Iron, Transferrin, Ferritin
These markers are for the evaluation of iron levels in the body. Your body relies on iron in red blood cells to carry oxygen to all its cells. Without enough iron, your red blood cells will be unable to supply enough oxygen. Both high and low iron levels may indicate a serious underlying problem.

Symptoms of low iron are unexplained fatigue, dizziness, chronic headaches, unexplained weakness, ringing in your ears, irritability, leg pains, shortness of breath and can be caused by low intake, coeliac disease, excessive menstrual bleeding, stomach conditions that affect intestinal absorption and internal bleeding. Iron deficiency impairs thyroid hormone synthesis by reducing activity of heme-dependent thyroid peroxidase. Iron-deficiency anaemia blunts and iron supplementation improves the efficacy of iodine.

Symptoms of high iron are stomach pain, heart palpitations or chest pains, unexplained weakness, joint pain, unexplained fatigue caused by rheumatoid arthritis, liver disease, hyperthyroidism, type 2 diabetes, leukaemia, Hodgkin’s lymphoma, iron poisoning and frequent blood transfusions.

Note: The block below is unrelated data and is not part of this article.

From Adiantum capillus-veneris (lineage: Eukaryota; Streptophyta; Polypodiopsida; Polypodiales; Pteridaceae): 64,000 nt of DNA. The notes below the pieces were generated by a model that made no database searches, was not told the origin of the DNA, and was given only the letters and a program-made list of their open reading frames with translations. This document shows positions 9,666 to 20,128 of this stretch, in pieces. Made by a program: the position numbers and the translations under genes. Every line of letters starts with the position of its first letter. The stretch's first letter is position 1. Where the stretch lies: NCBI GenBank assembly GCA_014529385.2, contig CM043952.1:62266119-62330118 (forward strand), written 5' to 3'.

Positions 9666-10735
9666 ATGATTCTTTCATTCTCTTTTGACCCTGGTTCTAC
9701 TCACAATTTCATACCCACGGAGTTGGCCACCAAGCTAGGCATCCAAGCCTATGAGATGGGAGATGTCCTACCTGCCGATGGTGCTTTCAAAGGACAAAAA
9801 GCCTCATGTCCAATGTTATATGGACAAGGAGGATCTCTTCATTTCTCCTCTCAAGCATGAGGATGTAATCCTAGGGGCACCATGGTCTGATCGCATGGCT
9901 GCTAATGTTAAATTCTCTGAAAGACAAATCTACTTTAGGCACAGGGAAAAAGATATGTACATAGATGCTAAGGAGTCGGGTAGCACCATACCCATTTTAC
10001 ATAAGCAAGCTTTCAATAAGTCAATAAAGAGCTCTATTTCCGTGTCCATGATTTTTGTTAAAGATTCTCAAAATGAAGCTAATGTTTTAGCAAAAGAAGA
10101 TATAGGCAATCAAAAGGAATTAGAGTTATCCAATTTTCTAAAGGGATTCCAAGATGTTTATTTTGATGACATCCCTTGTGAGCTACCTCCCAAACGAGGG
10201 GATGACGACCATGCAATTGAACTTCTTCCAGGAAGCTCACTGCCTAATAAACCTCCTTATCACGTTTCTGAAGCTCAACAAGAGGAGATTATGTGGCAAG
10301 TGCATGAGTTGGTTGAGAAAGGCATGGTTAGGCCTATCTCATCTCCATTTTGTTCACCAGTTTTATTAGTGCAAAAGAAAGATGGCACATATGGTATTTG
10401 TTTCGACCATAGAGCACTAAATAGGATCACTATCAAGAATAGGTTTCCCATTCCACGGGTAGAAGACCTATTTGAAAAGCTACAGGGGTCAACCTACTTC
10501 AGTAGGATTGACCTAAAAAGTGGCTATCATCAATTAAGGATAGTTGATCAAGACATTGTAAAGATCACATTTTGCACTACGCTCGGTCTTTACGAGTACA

Iron Deficiency Anaemia Anaemia of Chronic Disease Iron Def & Inflammation Acute Phase Response Iron Overload
Serum Iron Decreased Decreased Decreased Decreased Increased
Transferrin  Decreased Decreased Decreased/Normal Decreased Decreased/Normal
Serum Ferritin Decreased Normal>100 Normal Increased Increased

Transferrin is the iron transport protein in serum. In cases of iron deficiency, the degree of transferrin saturation appears to be an extremely sensitive indicator of functional iron depletion. Transferrin levels are reduced in inflammation.

Serum (Blood Draw)

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